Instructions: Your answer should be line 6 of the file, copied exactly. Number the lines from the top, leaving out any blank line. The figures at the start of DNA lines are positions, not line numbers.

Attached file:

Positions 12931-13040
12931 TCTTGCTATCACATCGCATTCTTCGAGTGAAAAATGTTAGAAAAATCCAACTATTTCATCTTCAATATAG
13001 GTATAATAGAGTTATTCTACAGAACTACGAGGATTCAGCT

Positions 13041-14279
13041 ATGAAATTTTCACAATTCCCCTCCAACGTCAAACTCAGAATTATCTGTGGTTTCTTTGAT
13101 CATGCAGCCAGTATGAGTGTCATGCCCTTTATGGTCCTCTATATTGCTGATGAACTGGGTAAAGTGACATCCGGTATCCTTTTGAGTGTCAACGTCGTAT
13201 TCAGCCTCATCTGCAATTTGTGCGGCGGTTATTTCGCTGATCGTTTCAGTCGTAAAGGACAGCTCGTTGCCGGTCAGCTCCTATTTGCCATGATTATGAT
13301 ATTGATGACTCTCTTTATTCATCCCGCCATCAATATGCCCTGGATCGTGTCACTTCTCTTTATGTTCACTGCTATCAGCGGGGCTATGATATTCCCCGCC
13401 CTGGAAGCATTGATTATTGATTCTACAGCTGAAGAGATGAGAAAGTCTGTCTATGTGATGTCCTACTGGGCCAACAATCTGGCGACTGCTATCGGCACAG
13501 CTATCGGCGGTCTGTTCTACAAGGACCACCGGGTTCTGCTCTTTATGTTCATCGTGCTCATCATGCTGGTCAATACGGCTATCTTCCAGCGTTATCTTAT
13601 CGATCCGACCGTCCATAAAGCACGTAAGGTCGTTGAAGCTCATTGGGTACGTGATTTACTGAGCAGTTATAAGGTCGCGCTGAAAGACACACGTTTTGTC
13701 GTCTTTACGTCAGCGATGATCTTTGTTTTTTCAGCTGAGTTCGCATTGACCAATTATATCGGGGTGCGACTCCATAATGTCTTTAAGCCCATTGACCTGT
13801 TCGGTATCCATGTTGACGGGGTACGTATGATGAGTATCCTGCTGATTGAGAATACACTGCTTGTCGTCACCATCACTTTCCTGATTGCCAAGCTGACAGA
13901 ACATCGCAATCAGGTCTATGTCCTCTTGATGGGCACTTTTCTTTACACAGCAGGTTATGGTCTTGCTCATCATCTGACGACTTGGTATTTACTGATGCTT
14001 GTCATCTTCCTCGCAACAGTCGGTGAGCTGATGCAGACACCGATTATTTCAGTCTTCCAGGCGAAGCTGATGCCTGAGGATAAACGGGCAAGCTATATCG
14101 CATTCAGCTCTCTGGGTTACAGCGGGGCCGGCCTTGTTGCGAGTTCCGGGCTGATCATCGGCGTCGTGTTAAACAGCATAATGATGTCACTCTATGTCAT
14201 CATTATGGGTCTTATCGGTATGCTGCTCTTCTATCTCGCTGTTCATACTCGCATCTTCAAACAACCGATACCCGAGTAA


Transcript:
13101 CATGCAGCCAGTATGAGTGTCATGCCCTTTATGGTCCTCTATATTGCTGATGAACTGGGTAAAGTGACATCCGGTATCCTTTTGAGTGTCAACGTCGTAT